Two email tips every Mac user should know

What with a new version of iOS out along with iPhones to accompany it you’d think I’d be flooded with questions of a mobile nature. Nope. Instead, I’ve had a handful of questions about email. Let’s tackle two of them.

The first is from reader Sushil Pradhan who asks:

I carried out all the steps to export the mailbox from my Windows PC and import it to my Mac. I now have an mbox file that I’d like to bring into Outlook for Mac. But when I try to import it, Outlook gives me the option of importing only two types of files—pst and olm. There is no mbox option. Please help.
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Call the plumber: How to teach Siri about your relationships

Twitter follower Tom McM posed an expectedly short question along these lines:

How can I teach Siri about my relationships?

All my followers are good people and therefore not the kind of folks who would invoke Siri simply to drone on and on about their domestic problems. Given that, what I believe Tom is asking is how to get Siri to respond appropriately to your “Call my little snuggle lumps” requests.

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Too much unwanted email? Use these tricks for identifying and unsubscribing

Reader Betina Baylor would like to do something about removing her name from marketing email. She writes:

Over the years I’ve purchased items from a variety of online merchants as well as signed up for some recommendation services. Because I have, I receive a lot of email from these places and I’d like to stop getting some of it. Do you have any suggestions for identifying and stopping these messages?

I do. Rather than suggest that you click through every message in your Inbox seeking Unsubscribe links, let’s use the power of email filters to bring these messages to your attention.

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How to create multi-destination map routes on your iPhone

Reader Len Daniels faces a frustration with mapping apps. He writes:

Much as I love the ability to navigate using Apple’s Maps and Google Maps with my iPhone while driving, I’d like the option to create routes with multiple destinations. I often visit one client after another and it would be convenient to create a single route that moves from one to the next. Is there a way to do that with either of those apps?

Regrettably, no. In the case of Apple’s Maps app it’s not entirely surprising given that the OS X version also supports just a single destination. Google Maps inability to do this is more puzzling as its web-based counterpart does let you create multi-destination routes. Although you can send links to these routes to your iOS device and open them in the Google Maps app, only the beginning and end of your journey are displayed. Open these links in Safari and you do see the route with all its destinations, but you don’t get the benefit of turn-by-turn navigation.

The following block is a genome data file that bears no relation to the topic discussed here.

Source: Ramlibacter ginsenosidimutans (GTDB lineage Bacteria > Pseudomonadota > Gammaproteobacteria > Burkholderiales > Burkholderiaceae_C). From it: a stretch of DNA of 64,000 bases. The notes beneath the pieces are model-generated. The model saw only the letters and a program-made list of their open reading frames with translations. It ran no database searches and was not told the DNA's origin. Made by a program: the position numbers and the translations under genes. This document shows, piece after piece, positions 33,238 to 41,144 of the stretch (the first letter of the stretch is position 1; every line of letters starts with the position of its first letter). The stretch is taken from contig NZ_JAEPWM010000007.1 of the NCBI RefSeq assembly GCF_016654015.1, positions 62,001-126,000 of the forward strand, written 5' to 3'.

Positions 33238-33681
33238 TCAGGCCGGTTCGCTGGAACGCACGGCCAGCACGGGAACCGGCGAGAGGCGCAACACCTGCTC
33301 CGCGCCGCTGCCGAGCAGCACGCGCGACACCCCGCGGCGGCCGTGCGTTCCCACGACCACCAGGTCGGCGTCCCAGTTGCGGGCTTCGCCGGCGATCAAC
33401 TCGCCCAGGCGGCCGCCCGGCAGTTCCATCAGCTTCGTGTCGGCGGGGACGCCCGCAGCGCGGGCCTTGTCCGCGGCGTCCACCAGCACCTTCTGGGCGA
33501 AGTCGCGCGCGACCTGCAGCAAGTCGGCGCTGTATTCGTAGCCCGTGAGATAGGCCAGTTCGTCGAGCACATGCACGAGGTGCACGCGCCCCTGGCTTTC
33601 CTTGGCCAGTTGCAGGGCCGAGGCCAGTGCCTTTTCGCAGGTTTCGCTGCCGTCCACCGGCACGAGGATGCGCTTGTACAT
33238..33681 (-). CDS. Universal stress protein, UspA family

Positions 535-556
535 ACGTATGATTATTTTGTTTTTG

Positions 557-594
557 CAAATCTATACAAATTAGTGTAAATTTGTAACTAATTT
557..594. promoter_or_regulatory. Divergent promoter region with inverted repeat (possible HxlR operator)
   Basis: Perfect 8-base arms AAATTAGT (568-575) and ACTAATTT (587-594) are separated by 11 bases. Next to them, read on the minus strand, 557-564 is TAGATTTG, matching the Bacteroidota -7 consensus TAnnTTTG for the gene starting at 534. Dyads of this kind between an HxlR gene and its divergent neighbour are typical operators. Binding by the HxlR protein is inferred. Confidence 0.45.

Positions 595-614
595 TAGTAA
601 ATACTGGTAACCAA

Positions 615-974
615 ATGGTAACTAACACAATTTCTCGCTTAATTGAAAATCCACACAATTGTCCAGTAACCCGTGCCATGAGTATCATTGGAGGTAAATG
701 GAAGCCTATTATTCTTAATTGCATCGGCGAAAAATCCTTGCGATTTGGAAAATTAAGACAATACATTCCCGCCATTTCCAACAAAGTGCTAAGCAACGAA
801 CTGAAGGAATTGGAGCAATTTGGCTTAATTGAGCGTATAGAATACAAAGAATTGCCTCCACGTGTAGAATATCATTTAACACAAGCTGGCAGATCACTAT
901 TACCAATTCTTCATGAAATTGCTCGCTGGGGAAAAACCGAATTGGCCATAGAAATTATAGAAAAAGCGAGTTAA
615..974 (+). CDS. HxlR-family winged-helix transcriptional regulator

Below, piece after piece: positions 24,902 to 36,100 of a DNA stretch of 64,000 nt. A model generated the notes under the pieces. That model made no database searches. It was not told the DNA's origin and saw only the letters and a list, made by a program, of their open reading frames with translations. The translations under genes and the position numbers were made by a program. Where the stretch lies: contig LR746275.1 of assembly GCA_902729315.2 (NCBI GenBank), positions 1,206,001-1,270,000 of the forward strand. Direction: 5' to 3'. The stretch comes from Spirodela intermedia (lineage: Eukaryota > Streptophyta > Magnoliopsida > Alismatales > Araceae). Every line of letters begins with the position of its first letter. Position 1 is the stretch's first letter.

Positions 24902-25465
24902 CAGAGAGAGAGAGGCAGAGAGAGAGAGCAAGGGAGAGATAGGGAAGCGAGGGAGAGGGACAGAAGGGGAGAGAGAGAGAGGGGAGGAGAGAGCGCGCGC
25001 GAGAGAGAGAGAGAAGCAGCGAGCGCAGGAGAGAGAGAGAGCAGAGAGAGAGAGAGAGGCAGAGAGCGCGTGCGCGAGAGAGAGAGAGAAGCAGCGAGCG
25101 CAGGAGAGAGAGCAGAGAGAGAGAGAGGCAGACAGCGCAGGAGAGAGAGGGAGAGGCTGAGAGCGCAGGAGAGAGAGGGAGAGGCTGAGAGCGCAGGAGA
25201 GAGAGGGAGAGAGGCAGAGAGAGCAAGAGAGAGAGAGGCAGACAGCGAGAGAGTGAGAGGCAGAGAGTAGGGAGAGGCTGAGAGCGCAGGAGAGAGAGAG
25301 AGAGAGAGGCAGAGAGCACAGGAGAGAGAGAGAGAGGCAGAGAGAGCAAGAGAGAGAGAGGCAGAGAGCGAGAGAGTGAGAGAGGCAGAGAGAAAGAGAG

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Makin' copies: How to preserve automatically deleted iOS installers

Reader John Allen seeks a way to hang on to files that are at risk of deletion. He writes:

In a recent article about upgrading to iOS 8 you mentioned that the Mac OS will delete old iOS installer files that I might need if I want to revert to a previous version of iOS. Is there some way I can keep this from happening in case I want access to those old installers?

There is. But first a word of explanation.

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How iOS 8 and Yosemite got me to stop jailbreaking my iPhone

Reader Donald Emerson wonders if I’ve had a change of heart. He writes:

I know that, in the past, you were a pretty unrepentant jailbreaker. I was wondering how you feel now with new iPhones and iOS 8. Is it something I (and you) should still consider?

For the uninitiated, jailbreaking is the process of skirting a device's protections so that you can use it in ways unintended by the manufacturer. In the case of iOS devices, this means that on a jailbroken iPhone, iPad, or iPod touch you can install and use third-party apps and settings not available in iOS natively or via apps from the App Store.

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Bugs & Fixes: Dymo LabelWriter’s living death

Note: This article has been updated. Please see the solution at the bottom of the article.

My Dymo LabelWriter 400 Twin Turbo died last month. Sort of. There was no hardware failure. As far as I can tell, all the hardware components remain in fine working order. Neither has there been any major shift in technology that would make the printer obsolete. So, in some sense, the printer is still very much alive. It’s just that it won’t print labels.

The surprising source of the failure is that the Dymo Label software is incompatible with the latest version of OS X. The printer was working fine under OS X Mavericks 10.9.3. However, after I updated to OS X 10.9.4, I could no longer get any labels to print. Instead, an error message appeared that said the printer was “offline” or “not connected.”

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